Investment Companies and Investment Advisers

On January 19, the Securities and Exchange Commission announced that it had settled with Equinox Fund Management LLC (Equinox). The SEC order found that Equinox, with respect to its managed futures fund (the Fund), had overcharged management fees to investors and failed to follow its valuation methods as disclosed to investors.
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On January 11, the Securities and Exchange Commission’s Office of Compliance Inspections and Examinations (OCIE) released its 2016 examination priorities for investment companies, investment advisers, broker-dealers and transfer agents. The examination priorities highlight new and continuing areas of interest.
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On December 4, President Obama signed the “Fixing America’s Surface Transportation Act’’ or the ‘‘FAST Act.” In addition to providing for highway and transportation spending, section 750001 of the FAST Act amended Section 503 of the Gramm-Leach-Bliley Act (GLBA) by eliminating under certain circumstances the GLBA requirement that financial institutions provide annual privacy notices (new GLBA Section 503(f)). For a more general look at the FAST Act, see “FAST Act Legislation and Impact on Securities Law” in the SEC/Corporate section.
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On September 22, the Securities and Exchange Commission proposed a comprehensive package of rule reforms designed to enhance effective liquidity risk management by open-end funds, including mutual funds and exchange-traded funds (ETFs). Under the proposal, mutual funds and ETFs would be required to implement liquidity risk management programs and enhance disclosure regarding fund liquidity and redemption practices. The proposal is designed to better ensure investors can redeem their shares and receive their assets in a timely manner.

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On September 14, the Internal Revenue Service (IRS) issued final regulations under Internal Revenue Code Section 851 clarifying that control groups under the regulated investment company (RIC) rules may consist of two entities (i.e., the RIC and one subsidiary), rather than two levels of entities, settling a decades-long debate. The IRS also issued Rev. Proc. 2015-45, 2015-39 IRB 1, which provides a safe harbor for fund of funds structures.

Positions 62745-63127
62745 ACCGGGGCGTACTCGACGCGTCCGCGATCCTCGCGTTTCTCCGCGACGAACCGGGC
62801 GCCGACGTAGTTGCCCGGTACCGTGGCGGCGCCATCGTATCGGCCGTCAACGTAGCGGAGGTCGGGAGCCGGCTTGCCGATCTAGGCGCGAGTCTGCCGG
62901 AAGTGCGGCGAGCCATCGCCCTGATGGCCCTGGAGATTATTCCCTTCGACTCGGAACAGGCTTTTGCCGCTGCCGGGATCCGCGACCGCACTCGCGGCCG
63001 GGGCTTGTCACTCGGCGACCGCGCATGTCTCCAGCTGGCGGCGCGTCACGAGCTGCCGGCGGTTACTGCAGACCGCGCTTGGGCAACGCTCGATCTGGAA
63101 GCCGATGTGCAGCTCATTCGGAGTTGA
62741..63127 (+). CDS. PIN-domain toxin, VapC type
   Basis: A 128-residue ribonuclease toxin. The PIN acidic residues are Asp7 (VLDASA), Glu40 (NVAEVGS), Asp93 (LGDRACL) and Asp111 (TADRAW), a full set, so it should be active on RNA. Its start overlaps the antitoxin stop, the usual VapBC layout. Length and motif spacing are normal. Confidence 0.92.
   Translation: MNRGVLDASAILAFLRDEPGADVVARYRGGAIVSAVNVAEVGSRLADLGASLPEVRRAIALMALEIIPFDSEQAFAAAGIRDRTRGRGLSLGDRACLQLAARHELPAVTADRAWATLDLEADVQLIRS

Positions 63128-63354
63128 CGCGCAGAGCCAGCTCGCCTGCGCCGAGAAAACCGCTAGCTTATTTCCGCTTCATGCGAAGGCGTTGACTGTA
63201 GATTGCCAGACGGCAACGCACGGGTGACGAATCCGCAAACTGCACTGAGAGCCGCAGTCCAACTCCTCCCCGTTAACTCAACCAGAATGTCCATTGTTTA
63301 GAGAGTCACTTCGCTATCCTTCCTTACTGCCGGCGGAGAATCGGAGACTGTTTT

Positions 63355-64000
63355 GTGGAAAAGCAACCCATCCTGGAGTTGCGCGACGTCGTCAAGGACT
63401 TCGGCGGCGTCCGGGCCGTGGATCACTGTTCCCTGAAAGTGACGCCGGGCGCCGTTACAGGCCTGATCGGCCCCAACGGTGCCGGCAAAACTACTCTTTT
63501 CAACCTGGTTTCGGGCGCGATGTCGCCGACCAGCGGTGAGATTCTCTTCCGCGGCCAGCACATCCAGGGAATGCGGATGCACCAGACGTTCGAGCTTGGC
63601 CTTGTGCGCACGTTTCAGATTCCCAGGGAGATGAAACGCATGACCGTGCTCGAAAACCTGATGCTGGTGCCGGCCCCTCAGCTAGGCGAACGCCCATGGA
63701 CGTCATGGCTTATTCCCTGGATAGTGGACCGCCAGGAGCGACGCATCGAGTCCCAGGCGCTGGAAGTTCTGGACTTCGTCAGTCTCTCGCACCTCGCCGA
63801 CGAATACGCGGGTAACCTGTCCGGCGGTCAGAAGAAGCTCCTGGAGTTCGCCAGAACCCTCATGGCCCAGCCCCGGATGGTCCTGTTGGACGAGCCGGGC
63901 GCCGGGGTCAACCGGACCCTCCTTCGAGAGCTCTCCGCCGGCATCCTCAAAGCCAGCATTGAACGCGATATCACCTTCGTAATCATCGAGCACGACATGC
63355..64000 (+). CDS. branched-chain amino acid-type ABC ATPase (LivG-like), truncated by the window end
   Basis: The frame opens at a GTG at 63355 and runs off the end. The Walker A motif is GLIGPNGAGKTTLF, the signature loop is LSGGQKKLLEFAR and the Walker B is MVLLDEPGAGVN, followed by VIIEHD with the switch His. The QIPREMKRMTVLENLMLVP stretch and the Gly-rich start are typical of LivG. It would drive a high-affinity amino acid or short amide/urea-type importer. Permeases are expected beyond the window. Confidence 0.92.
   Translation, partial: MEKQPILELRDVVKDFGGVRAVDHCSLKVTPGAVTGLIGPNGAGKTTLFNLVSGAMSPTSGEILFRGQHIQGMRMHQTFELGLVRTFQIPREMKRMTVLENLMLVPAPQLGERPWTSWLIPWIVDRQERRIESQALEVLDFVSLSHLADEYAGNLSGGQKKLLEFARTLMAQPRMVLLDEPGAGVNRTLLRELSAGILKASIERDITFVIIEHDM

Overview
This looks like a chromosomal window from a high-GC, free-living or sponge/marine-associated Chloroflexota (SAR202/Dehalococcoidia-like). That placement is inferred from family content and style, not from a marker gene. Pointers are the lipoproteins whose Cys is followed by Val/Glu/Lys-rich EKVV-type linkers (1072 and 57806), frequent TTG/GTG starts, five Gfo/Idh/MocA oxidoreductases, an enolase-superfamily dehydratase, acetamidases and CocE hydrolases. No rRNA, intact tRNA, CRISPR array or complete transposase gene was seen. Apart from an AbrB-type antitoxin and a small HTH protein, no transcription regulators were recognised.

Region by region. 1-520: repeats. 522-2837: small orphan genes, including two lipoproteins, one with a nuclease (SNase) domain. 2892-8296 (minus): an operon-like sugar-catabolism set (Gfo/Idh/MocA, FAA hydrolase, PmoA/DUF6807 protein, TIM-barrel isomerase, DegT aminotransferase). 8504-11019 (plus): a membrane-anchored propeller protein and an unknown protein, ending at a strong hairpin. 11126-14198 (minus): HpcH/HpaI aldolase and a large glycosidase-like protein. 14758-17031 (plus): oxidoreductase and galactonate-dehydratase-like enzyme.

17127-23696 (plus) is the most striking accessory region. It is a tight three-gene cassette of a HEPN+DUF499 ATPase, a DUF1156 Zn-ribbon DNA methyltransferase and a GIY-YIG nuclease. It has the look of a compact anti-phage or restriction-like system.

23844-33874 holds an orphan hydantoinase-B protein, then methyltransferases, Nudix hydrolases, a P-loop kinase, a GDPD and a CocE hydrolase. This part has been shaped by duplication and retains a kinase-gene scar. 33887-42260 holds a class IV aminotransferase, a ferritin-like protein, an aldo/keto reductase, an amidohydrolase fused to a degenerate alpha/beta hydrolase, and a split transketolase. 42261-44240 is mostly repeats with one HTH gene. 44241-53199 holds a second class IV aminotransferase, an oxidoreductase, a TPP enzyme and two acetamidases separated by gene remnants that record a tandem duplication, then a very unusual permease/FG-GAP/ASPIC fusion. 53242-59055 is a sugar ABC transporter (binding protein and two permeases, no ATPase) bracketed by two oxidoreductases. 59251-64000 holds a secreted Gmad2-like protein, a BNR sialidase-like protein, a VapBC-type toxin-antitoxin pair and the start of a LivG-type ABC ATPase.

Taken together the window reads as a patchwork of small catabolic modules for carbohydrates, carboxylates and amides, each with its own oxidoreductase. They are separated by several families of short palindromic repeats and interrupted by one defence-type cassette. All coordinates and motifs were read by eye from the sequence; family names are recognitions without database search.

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Every five years, the US Commerce Department’s Bureau of Economic Analysis (BEA) conducts a survey concerning financial services transactions between US “Financial Services Providers” (defined below) and entities domiciled or incorporated outside the United States (Foreign Persons). Each US entity that (1) is a Financial Services Provider; and (2) either was contacted by the BEA or had combined sales to or purchases from Foreign Persons in excess of $3 million during its 2014 fiscal year is required to file a report (US Reporter) using the Form BE-180.


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On June 29, the Securities and Exchange Commission charged Kohlberg Kravis Roberts & Co. (KKR) with violations of Sections 206(2) and 206(4) of the Investment Advisers Act of 1940, as amended, and Rule 206(4)-7 thereunder for the misallocation of broken deal expenses. The charge addressed KKR’s failure to disclose in its flagship funds’ offering materials that it did not attribute broken deal expenses to co-investor funds.
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In June, the Securities and Exchange Commission’s Division of Investment Management issued a Guidance Update relating to Rule 204A-1 under the Investment Advisers Act of 1940. Rule 204A-1 provides that a registered investment adviser must establish, maintain and enforce a written code of ethics that requires, among other things, its directors, officers and supervised persons who have access to nonpublic information regarding securities transactions of clients or who are involved in making securities recommendations to clients or who have access to such recommendations that are nonpublic (access persons) to report their personal securities holdings and transactions. Subsection (b)(3)(i) of the rule (reporting exception) provides an exception to the reporting requirements when an access person’s securities are held in accounts over which he or she had “no direct or indirect influence or control.”
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The Securities and Exchange Commission’s Rule 206(4)-5 (Pay-to-Play Rule) under the Investment Advisers Act of 1940, as amended, prohibits, among other restrictions, an investment adviser subject to the rule, and its covered associates, from providing or agreeing to provide, directly or indirectly, payment to any third party for a solicitation of advisory business from any government entity on behalf of such adviser, unless such third party is a “regulated person.” A regulated person is defined as (1) an SEC-registered investment adviser, (2) a registered broker or dealer subject to pay-to-play rules adopted by a registered national securities association such as the Financial Industry Regulatory Authority, or (3) a registered municipal advisor that is subject to pay-to-play rules adopted by the Municipal Securities Rulemaking Board (MSRB). In addition, the SECmust by order find that the national securities association and/or MSRB pay-to-play rules: (1) impose substantially equivalent or more stringent restrictions on broker-dealers or municipal advisors respectively than the Pay-to-Play Rule imposes on investment advisers; and (2) are consistent with the objectives of the Pay-to-Play Rule.
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